Marlboro Township Schools implemented a blended learning instructional environment during the 2011 school year. By 2013, the MTPS became a 1:1 learning environment with the use of Chromebooks and various educational technology programs. At this time, the number of available digital tools increased greatly and the district now implements a mix of free programs such as G-Suite for Education (formerly Google Apps for Education) and district budgeted programs such as Study Island, ST Math, IXL Math, Achieve3000, RAZ Kids, Reading Eggs, BrainPop, Discovery Education and Pear Deck to name a few. MTPS has a robust, comprehensive, and collaborative action plan to implement personalized learning for all students.
More about Marlboro Middle School's history:
The three-story Marlboro Middle School was opened in September 1976. It is located on a 47-acre tract on County Road 520. Architect Jules Gregory planned the 146,000 square foot building as three separate wings designed to be independent of one another. At that time, all of the district’s seventh and eighth graders were housed in the building, and in 1998 an addition was built. With the opening of Marlboro Memorial Middle School in March 2003, both middle schools now house all of the district’s sixth, seventh, and eighth grade students.
The school's mascot, the Marlboro Hawk, was selected in 1966 by a student survey at Central School, which was where seventh and eighth grade students attended school prior to the opening of the Marlboro Middle School. When students from Central School moved to the new building in 1976, the Hawk came with them.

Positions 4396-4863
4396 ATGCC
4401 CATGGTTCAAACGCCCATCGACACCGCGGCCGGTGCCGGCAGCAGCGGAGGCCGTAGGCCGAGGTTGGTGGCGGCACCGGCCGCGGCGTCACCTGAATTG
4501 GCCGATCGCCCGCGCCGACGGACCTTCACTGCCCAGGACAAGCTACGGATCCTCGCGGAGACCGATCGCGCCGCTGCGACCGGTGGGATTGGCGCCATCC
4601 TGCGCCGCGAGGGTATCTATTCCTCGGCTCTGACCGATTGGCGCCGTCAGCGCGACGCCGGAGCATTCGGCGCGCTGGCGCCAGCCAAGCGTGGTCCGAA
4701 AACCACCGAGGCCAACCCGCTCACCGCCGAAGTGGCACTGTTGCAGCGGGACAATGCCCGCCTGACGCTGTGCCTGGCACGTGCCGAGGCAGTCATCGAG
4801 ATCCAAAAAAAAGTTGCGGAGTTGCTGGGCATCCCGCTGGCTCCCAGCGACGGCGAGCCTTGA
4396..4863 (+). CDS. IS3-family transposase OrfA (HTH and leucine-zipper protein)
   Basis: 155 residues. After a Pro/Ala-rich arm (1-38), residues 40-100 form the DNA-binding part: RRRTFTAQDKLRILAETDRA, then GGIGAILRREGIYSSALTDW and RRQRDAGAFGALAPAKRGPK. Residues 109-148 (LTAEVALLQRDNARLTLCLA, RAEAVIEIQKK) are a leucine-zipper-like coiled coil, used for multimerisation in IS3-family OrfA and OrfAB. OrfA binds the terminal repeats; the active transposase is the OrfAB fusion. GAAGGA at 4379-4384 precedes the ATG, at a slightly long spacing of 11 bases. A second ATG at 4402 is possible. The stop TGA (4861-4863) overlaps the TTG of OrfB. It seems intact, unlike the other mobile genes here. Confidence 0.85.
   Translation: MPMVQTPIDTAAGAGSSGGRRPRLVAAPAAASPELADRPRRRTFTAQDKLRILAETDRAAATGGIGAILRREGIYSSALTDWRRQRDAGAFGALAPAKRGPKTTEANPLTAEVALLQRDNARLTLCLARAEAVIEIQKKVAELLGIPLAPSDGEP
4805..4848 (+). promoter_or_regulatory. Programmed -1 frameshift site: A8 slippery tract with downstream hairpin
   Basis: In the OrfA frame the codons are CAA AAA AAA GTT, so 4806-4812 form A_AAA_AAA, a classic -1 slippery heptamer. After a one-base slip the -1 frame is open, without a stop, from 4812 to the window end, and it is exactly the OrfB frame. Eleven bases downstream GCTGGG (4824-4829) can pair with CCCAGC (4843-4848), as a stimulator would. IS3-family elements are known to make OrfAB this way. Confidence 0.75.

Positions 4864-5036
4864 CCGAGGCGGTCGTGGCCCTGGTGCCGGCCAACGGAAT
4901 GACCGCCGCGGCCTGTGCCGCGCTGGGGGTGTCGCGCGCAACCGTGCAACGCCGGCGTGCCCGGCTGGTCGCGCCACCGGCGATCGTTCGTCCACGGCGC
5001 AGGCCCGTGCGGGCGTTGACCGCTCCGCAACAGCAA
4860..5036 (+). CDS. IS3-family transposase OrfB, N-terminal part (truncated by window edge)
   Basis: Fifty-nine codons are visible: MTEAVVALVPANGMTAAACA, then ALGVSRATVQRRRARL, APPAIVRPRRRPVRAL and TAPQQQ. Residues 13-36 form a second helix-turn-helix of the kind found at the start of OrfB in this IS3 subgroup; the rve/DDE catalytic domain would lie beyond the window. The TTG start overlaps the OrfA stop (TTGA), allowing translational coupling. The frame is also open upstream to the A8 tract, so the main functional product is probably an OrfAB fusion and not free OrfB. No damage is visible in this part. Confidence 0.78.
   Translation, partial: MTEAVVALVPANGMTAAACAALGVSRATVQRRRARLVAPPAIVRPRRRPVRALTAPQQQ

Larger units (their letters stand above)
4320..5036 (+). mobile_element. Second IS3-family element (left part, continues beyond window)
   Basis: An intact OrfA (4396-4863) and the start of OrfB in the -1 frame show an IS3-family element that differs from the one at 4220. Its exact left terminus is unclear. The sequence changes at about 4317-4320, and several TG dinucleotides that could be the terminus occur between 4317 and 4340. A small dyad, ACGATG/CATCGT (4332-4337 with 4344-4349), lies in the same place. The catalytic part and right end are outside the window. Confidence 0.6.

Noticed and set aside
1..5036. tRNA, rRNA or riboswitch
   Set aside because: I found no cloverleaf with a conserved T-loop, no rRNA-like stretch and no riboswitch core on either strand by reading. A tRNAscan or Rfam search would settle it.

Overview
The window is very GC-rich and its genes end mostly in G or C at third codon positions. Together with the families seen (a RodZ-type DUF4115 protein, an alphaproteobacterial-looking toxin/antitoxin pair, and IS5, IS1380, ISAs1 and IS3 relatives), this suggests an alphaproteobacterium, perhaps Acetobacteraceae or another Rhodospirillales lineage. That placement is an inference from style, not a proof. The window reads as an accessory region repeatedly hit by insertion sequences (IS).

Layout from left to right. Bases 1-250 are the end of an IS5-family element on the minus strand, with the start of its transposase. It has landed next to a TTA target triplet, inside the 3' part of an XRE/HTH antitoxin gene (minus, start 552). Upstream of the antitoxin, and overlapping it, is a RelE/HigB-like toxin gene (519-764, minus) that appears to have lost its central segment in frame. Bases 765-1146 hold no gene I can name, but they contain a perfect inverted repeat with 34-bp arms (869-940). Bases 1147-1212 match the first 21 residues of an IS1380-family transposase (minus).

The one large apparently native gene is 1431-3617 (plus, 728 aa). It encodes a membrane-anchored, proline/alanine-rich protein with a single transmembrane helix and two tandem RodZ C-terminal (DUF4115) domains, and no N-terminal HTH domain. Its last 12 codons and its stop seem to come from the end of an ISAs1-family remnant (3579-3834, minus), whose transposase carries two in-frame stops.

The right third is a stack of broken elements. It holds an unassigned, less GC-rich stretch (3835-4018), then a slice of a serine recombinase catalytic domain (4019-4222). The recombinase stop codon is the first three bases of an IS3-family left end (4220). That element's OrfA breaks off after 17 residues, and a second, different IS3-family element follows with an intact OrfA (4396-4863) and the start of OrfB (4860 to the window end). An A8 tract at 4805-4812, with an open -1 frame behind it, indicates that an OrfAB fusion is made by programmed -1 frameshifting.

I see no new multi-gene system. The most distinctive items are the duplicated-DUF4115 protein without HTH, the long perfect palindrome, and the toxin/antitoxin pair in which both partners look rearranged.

Marlboro Middle School
Marlboro, New Jersey
7746 United States
In 2014-2015 New Jersey used the New Jersey Assessment of Skills and Knowledge (NJ ASK) to test students in grades 3 through 8 in language arts literacy and math, and in grades 4 and 8 in science. The NJ ASK is a standards-based test, which means it measures how well students are mastering specific skills defined for each grade by the state of New Jersey. The goal is for all students to score at or above the proficient level.
In 2013-2014 New Jersey used the High School Proficiency Assessment (HSPA) to test students in grade 11 in language arts literacy and math. The HSPA is a standards-based test, which means it measures how well students are mastering specific skills defined for each grade by the state of New Jersey. Students are required to pass the HSPA in order to graduate. The goal is for all students to score at or above the proficient level.
In 2014-2015 New Jersey used the New Jersey Biology Competency Test (NJBCT) to assess students in Biology. The New Jersey Biology Competency Test (NJBCT) is standards-based, which means it measures how well students are mastering specific skills defined by the state of New Jersey. The goal is for all students to score at or above the proficient level on the test.
Statewide assessments have been used for decades in New Jersey and are designed to measure student progress toward achieving our academic standards. PARCC is a multi-state consortium that allows states, including New Jersey, to pool resources and expertise to develop a meaningful, comparable high-quality assessment - one that can be used to guide our efforts to continually improve our educational system by supporting teaching and learning, identifying struggling schools, informing teacher development, and providing parents with feedback on their own child's strengths and challenges.